Kinematic Self-Replicating Machines
© 2004 Robert A. Freitas Jr. and Ralph C. Merkle. All Rights Reserved.
Robert A. Freitas Jr., Ralph C. Merkle, Kinematic Self-Replicating Machines, Landes Bioscience, Georgetown, TX, 2004.
B.4.4.3 Stable Cavitation
Small pre-existing bubbles surrounded by a liquid will resonate in synchrony with the acoustic field, with the liquid acting as the oscillating mass and the gas serving as the compliant component. If the bubbles are pure acetylene gas, an oscillating compression that commonly reaches Pmax = 3 atm might produce some decomposition which can occur in acetylene via slow deflagration above 2 atm at room temperature . Resonating bubbles have been reported in medical ultrasound beams at power intensities as low as 6800 W/m2 at 0.75 MHz , which is slightly higher than Iacoustic ~ 6100 W/m2. Pyrolysis of acetylene in argon bubbles in aqueous solution has also been observed at 20,000 W/m2 and 1 MHz (Section B.4.1), but much higher intensities should be required to initiate bubble resonance at higher frequencies (e.g., at nacoustic = 10 MHz). This expectation should be verified experimentally, and it would be prudent to ensure that no preexisting acetylene microbubbles are present in the n-octane feedstock solution.
Bubble size is also an important factor. Minnaert  showed that under adiabatic conditions the resonant frequency nresonant of a bubble of gas of radius Rbubble with ratio of specific heats ggas in a liquid of density rliquid and absolute liquid pressure Pliquid is given by nresonant = (3 ggas Pliquid / 4 p2 rliquid)1/2 / Rbubble ~ 3.67 / Rbubble for acetylene gas bubbles in liquid n-octane at STP, taking ggas ~ 1.23, Pliquid ~ 1 atm (1.013 x 105 N/m2), and rliquid ~ 702.5 kg/m3. The largest possible reaction chamber-sized bubble with Rbubble = Lchamber / 2 = 1 micron resonates at nresonant ~ 3.7 MHz, a frequency only somewhat below nacoustic. However, such colloidal bubbles may have lifetimes on the order of msec . In particular, acetylene bubbles ~0.1 micron or smaller have a higher gas concentration inside the bubble than in solution, hence shrink rapidly (e.g., <8 msec) via diffusion and redissolution. Since the assembler solvent bath is an ultrapure liquid with no nucleation sites, and since the acoustic wavelength in n-octane at 10 MHz is ~100 microns >> 2-micron reaction chamber width (suggesting isotropic pressure throughout the chamber), cavitation bubbles should be difficult to initiate.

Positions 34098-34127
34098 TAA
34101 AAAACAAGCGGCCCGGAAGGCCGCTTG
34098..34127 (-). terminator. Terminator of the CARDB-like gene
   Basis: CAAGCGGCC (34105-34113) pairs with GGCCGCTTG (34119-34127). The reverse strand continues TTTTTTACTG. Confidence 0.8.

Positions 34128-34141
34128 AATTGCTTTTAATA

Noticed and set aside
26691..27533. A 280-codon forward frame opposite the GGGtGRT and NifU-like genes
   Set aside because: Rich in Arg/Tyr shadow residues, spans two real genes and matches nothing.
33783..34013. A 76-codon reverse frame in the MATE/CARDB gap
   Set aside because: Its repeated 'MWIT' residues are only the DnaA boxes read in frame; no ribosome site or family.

Note that the natural acoustic resonance frequencies for the assembler structure itself are many orders of magnitude higher, on the order of nresonance > (~ vsound / L) = 50 GHz taking vsound ~ 17,300 m/sec for diamond structures of dimension L ~ Xext = 343.572 nm. (Acoustic frequencies of 8 GHz were reported experimentally in liquid helium in the 1980s ; frequencies up to 50 GHz can be used to see crystal defects in very good crystalline samples at liquid helium temperatures, and ultrasound in water is possible up to a few GHz .)
Last updated on 13 August 2005